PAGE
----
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  9. Montag knows relatively nothing about books so he goes to these two to learn more. Beatty gives his a brief history and why books are bad. Montag doesn't want to believe him ,but pretty much begs Faber to teach him. One mentor is willing to provide information while the other is reluctant. Montag wants to believe Faber and wants to reject Beatty. They are both very persuasive and well versed in literature. Their key differences are their willingness to help Montag and Montag's willingness to listen.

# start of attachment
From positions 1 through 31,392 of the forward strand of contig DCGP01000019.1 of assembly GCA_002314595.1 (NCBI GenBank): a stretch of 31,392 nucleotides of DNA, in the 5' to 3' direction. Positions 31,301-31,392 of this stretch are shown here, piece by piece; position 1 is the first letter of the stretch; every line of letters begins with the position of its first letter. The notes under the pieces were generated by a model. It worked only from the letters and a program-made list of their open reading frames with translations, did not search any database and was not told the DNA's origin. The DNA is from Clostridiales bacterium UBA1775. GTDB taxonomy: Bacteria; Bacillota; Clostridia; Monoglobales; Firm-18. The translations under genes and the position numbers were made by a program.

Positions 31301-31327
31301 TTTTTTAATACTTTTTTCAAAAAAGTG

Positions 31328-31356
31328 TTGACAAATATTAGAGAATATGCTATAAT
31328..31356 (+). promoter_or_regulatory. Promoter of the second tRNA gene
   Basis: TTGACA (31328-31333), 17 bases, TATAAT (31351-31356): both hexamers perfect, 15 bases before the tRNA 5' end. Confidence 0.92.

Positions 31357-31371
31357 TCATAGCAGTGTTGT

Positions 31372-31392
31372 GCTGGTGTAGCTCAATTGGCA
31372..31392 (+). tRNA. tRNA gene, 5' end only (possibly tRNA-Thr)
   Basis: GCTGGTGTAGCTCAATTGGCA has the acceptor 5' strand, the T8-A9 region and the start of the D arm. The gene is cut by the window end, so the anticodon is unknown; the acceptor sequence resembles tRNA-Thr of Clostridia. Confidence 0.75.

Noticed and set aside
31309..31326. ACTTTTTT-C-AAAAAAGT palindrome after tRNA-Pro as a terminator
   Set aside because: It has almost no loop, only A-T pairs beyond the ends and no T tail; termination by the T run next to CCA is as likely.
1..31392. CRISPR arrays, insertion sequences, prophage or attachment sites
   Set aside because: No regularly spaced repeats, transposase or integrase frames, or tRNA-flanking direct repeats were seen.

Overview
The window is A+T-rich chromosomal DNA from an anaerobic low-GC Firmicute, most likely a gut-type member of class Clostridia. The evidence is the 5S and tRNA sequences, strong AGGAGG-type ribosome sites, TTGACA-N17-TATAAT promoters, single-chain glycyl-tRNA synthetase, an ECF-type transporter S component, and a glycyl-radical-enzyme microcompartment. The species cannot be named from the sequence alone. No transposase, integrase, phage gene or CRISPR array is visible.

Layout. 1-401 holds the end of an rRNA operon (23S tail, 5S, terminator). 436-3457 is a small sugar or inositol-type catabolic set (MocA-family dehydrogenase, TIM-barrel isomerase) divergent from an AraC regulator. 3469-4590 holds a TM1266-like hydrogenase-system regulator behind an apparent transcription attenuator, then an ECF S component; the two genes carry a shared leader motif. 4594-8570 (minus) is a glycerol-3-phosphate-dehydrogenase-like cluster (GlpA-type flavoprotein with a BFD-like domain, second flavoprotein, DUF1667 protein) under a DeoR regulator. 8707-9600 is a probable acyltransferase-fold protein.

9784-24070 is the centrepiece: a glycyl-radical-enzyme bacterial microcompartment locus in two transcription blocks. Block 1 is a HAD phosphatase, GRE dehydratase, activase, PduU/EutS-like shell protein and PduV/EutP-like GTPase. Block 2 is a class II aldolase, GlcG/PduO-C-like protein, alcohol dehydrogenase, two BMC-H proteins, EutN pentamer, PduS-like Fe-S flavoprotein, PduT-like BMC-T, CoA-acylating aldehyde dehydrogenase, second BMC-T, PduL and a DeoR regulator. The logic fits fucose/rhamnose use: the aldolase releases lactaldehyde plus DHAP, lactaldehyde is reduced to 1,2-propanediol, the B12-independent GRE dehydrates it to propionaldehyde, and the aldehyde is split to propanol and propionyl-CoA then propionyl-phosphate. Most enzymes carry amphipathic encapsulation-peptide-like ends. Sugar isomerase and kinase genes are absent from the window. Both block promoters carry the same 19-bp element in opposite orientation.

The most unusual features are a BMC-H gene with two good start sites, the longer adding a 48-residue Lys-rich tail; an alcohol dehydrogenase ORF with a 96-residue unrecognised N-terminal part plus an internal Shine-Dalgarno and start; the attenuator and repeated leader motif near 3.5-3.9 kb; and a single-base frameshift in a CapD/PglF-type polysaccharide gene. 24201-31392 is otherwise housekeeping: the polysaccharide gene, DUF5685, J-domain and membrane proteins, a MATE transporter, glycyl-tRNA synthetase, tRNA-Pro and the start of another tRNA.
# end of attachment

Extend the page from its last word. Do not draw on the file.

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  10. Faber is similar to Beatty in the sense that Montag looks to him for wisdom. Before Montag decided to dive his curiosity into books, he looked to Beatty for most of his knowledge and information. Both Faber and Beatty have read books and this is what draws Montag in. he is so curious about books, which is probably why he looks to Beatty, since he knows he has read, and later Faber since he has not only read, but is very experienced in literature. Now, as Beatty's true intentions are revealed Montag must look to Faber, who is quite the opposite in opinions of Beatty, for help. To Montag, Faber is his new refuge. Montag has begun to doubt or question whether books are truly worth the fight. After talking to Faber, thought, his mind is made up, and that is the biggest impact Faber had on him. He made Montag realize that there are more than just a few people out there looking for the freedom of books again. It was almost like Faber gave him the last push he needed to go through with his ambitions. Faber is the new mentor Montag needed when Montag changed his mind about his opinion on books.